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startrails freeware

beth anthony

New member
i found a fun piece of freeware that lets a user stitch multiple images of the night sky together to create star trails.
startrails

i used it to create this image:


basically all i did was put the camera on a tripod, set the manual focus and set the manual exposure (20 seconds, iso 400, f/4 if i remember correctly). i plugged in the canon shutter release cable and took a test shot. once i verified that the exposure was correct i pushed the button on the shutter release cable and locked it in place. 138 images or about 2 hours later i retrieved the camera and now full cf card and loaded all of the images in to lightroom to convert to jpgs, then loaded the jpgs into the startrails software. it took awhile to load them, but it processed them as it went. the startrails look jagged in this version because it's been resized, but in the unresized image the trails are much smoother.

the image i posted was from my backyard. i wanted to do some during my last trip to grand tetons n.p. but due to the clouds i wasn't able to.
 
i found a fun piece of freeware that lets a user stitch multiple images of the night sky together to create star trails.
Hi Beth,

That came out well. You can do the same thing, though a bit clumsier, by layering the expusures, and use a "Lighten" blending mode. That will take the lighter pixel in a stack and keep the rest unchanged.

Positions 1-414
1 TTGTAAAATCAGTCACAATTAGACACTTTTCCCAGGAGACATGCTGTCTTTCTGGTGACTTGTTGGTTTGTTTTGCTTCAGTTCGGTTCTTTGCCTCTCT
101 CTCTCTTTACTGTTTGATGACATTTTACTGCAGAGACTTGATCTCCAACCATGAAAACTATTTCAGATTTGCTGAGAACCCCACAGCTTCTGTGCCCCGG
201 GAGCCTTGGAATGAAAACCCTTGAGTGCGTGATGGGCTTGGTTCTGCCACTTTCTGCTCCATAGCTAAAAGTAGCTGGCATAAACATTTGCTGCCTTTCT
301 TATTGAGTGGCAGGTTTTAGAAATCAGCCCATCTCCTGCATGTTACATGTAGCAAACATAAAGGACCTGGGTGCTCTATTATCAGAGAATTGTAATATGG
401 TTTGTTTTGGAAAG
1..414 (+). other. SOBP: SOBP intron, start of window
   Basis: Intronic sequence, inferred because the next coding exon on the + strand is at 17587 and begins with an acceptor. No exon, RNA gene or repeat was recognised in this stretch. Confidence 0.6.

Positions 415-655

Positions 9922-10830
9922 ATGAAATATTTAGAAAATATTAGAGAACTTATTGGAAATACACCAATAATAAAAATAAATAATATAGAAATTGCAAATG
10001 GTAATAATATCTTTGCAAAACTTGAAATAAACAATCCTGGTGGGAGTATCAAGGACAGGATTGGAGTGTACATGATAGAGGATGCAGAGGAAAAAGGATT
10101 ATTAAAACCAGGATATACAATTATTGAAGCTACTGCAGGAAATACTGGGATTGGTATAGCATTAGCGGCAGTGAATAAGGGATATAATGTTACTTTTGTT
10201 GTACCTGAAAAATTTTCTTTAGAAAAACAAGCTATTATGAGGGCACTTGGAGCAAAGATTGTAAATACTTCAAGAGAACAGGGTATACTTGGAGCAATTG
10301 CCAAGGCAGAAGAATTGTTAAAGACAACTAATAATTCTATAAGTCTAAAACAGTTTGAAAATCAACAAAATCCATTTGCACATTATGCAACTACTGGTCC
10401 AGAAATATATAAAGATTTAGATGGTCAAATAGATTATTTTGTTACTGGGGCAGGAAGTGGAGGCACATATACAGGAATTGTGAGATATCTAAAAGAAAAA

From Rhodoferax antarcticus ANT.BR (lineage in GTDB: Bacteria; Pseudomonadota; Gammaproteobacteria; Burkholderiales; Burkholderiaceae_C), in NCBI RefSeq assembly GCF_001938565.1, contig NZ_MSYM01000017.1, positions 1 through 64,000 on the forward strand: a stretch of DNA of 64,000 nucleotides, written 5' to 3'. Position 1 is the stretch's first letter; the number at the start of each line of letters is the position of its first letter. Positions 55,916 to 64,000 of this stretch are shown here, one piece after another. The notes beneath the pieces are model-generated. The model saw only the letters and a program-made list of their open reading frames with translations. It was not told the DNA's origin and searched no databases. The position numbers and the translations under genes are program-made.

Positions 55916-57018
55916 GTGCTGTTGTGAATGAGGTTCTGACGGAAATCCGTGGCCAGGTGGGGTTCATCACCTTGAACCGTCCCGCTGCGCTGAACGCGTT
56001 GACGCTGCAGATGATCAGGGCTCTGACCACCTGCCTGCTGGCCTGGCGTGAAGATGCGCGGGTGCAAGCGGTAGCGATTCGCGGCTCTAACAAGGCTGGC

That will also work fine with fireworks.

Cheers,
Bart
 

beth anthony

New member
bart, i tried that first (cause i'm a bit of a nerd like that, always want to do it myself), but the star trails came out as dotted lines which indicated the amount the star had moved between shots. the startrails software connects the dots.
 
bart, i tried that first (cause i'm a bit of a nerd like that, always want to do it myself), but the star trails came out as dotted lines which indicated the amount the star had moved between shots. the startrails software connects the dots.
Hi Beth,

I see, that's a neat trick. To bad the software requires an installation of .net V1 which doesn't play nice with Vista 64-bits, or did you happen to get it running with a later .net version, e.g. 3.5?

Cheers,
Bart

P.S. Maybe Stellarium can be used to generate the appropriate timelapse images, in case one needs star-trails on short notice for a given location but the nights are cloudy...
 
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